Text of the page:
Check out our five reasons why, and let us know over in our comments if we got 'em right!

XOXO

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Dance Teacher Tips
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Q: Do you have any advice for dividing students into groups?

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In Antoine Hunter's jazz class, students inevitably pick up sign language just by virtue of being his student. Though he doesn't typically incorporate ASL into his class combos, this dynamic phrase, which is one of his favorites, includes four signs: "heart," " re," "gone" and "deaf."

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The Big Apple Tap Fest, courtesy of Dee

Debbi Dee took her first tap class at age 5 from vaudevillian hoofer and rhythm tapper Curly Fisher, in Rochester, New York. She studied tirelessly with him in the garage he had turned into a small, makeshift dance studio until she was 13 years old, when he claimed he had taken her as far as he could, and she needed to find herself a new teacher. Instead, she jumped feet first into her professional career, tapping with the Lawrence Welk and Count Basie orchestras on the traveling state fair circuit, on the Bob Hope USO shows, and in nightclubs in Vegas and the Catskills.

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Dance Teacher Tips
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We've all had times when we've failed miserably while trying our best to communicate important concepts and ideas to our students. We are all well-meaning with hopes that our dancers will achieve their dreams and become kind humans along the way. Unfortunately, our delivery may need some honing in order to help them without causing some damage,

Here are four common phrases dance teachers often say, and four ways we can adjust them to make them constructive and productive.

Let us know over on our Facebook page what phrases you try to avoid as a dance teacher!

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Courtesy Harlequin Floors

Just like your car, your studio needs periodic tune-ups to keep it humming along smoothly. If you take the time to address a few small fixes, your business will stand out. And you don't have to break the bank, either—you might be surprised how low-cost, DIY improvements can make a surprising difference.

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Running a studio can be a major juggling act. It's no surprise, then, that a few things slip through the cracks—costing you money or students. Watch out for two common but often unnoticed mistakes, and you'll find yourself with more time, clients and revenue on your hands.

1. Using online registration as a crutch

If you offer registration via your studio website, make sure you aren't losing clients by neglecting in-person registration. One day Kathy Morrow, director of Dance Du Coeur in Sugar Land,Texas, overheard a front desk staffer directing a new client to the studio's website to register, rather than offering to do it over the phone. "I thought, You had a fish on the hook—why didn't you walk them through it?" she says. "When you register, there are a lot of boxes to check off. Some people want to pay with a check, some to link to a credit card. We can make it easier by answering any questions directly."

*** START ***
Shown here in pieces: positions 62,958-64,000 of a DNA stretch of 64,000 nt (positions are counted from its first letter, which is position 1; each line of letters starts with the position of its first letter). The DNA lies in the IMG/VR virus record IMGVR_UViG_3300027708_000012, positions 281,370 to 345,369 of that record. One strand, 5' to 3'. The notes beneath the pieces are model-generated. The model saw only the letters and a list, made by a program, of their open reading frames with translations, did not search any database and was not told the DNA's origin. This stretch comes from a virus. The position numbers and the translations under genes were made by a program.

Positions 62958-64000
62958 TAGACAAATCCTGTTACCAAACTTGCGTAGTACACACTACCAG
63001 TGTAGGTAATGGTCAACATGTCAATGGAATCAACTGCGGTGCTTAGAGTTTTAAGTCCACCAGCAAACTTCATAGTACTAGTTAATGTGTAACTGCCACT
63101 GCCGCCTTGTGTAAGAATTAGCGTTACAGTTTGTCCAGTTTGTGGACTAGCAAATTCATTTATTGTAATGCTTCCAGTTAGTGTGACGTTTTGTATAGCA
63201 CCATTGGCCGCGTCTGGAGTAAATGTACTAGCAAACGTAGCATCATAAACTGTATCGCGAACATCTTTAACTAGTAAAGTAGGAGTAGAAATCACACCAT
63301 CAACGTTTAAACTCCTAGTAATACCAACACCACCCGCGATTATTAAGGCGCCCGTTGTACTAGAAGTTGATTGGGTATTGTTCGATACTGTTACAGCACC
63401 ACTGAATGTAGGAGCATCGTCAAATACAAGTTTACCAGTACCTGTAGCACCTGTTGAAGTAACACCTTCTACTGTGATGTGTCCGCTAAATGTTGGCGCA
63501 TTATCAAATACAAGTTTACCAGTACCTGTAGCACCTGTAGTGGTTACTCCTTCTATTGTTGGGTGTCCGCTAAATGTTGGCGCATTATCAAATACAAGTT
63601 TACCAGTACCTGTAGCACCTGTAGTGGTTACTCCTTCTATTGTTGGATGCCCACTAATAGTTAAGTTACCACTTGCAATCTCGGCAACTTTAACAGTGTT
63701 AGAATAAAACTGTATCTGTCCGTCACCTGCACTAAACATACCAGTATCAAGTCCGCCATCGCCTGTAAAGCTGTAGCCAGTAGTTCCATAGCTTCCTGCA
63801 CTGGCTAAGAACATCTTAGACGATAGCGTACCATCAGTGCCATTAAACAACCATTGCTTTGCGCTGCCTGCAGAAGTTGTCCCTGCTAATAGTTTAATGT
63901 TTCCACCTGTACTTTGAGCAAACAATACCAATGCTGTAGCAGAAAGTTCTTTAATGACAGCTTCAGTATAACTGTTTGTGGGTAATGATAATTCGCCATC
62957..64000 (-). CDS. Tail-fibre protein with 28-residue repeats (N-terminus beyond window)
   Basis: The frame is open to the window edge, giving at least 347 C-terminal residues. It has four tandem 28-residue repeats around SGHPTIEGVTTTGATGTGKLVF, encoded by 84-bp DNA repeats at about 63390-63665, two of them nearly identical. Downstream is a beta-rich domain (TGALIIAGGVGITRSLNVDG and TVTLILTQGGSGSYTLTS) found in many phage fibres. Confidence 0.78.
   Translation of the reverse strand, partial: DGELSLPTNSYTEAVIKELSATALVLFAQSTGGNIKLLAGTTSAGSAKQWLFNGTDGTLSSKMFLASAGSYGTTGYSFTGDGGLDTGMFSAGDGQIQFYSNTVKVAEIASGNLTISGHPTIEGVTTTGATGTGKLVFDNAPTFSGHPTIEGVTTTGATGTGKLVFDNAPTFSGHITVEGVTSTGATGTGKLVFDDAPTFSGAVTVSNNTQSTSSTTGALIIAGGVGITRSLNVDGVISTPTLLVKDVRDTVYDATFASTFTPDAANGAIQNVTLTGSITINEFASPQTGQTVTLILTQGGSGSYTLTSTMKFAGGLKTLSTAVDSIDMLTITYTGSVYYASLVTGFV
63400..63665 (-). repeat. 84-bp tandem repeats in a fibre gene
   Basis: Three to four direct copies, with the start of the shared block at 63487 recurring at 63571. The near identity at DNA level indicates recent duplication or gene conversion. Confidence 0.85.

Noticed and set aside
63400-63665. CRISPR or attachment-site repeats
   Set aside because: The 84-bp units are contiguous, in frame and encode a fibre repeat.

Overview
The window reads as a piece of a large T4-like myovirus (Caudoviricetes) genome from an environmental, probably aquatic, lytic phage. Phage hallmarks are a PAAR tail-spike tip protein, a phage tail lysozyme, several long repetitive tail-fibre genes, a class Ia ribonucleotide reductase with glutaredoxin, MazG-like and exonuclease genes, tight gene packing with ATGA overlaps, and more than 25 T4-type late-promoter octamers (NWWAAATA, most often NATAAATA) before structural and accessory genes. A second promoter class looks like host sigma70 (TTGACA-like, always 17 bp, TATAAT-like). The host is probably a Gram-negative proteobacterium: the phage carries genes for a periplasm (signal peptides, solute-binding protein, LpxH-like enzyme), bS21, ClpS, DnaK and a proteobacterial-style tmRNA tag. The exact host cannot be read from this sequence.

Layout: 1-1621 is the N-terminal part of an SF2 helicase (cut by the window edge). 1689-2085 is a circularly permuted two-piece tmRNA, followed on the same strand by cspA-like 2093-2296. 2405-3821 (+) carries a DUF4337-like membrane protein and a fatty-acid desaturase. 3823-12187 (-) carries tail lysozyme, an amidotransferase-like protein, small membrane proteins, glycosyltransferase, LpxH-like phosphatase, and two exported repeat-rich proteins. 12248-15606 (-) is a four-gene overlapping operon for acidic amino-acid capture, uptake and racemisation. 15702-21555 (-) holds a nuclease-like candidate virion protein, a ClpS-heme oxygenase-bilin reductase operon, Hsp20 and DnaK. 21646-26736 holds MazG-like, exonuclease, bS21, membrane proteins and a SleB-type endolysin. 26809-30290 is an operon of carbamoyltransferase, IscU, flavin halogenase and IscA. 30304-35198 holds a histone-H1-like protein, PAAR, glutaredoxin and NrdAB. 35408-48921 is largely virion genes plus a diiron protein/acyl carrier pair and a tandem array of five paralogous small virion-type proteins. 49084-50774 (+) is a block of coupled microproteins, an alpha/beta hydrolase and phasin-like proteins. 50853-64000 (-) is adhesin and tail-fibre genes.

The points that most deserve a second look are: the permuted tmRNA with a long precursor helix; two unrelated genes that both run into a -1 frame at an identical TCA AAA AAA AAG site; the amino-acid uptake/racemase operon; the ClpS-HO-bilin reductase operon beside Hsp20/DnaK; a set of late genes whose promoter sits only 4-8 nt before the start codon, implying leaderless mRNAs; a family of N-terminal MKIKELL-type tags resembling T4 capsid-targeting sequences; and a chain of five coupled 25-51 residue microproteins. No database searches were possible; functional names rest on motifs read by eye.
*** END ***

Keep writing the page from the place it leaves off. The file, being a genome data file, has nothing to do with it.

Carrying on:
2. Not delegating

Have you heard yourself say, once too often, "If I want it done right, I have to do it myself"? Overextending yourself because of perfectionism or a misguided need to control can be counterproductive. By creating choreography, teaching, bookkeeping, cleaning, making phone calls, typesetting, doing payroll, mailings and ordering, you could be leaving no time for the very things that will create your best business. Misty Lown decided to delegate all the teaching at her Onalaska, Wisconsin-based studio, Misty's Dance Unlimited. "Giving up teaching was super-hard," she says, "but it's the best decision I ever made. Whenever I was teaching, it meant I never saw the other five classrooms that were operating during that time. Now I can rotate my time checking on classrooms and interacting with students."

Dance Teacher Tips
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Working with a 9-year-old student, Alexandra Koltun asks the young girl to face the barre. She reviews fifth position, demi-pointe with the front foot and coupé devant. "I separate all the positions, so the student understands each one," says Koltun, founder and artistic director of Koltun Ballet Boston. She reaches down to shape the girl's foot into sur le cou-de-pied, leaving the heel in front and gently squeezing the toes around the ankle. "This position will equip the foot with more strength," she says.

Depending on a ballet teacher's preference and style of training, sur le cou-de-pied (meaning "on the neck of the foot") may be incorporated into class at different times and in various ways. From steps like pas de cheval to frappé and développé, the wrapped position can be fundamental to a student's technical development. Or it can be used less often and as a supplement to cou-de-pied front and back. Either way, the value of the position remains constant as a tool to mold and strengthen dancers' feet.

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Just for fun

Show your significant other how much you love them through dance! Send them one of your favorite romantic dance videos that best describes your feelings, and they're sure to swoon!

Here are four of our favorites that depict a range of emotions along the spectrum of true love. Let us know over on our Facebook page which one best represents your relationship!

You're welcome in advance!

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Just for fun

The best way to celebrate a holiday in the dance teacher world is to create a class combo that fits the theme! It's a sure-fire way to get you and your kiddos into the spirit of the day! So, Valentine's Day, we recommend some mushy, cheesy, oh-so-wonderful love songs!

Check out these six songs for potential class combo ideas. They're sure to be a hit.

You're welcome!

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When it comes to running a thriving dance studio, Cindy Clough knows what she's talking about. As executive director of Just For Kix and a studio owner for more than four decades, she's all too aware of the unique challenges the job presents, from teaching to scheduling to managing employees and clients.

Here, Clough shares her best advice for new studio owners, and the answers to some common questions that come up when you're getting started.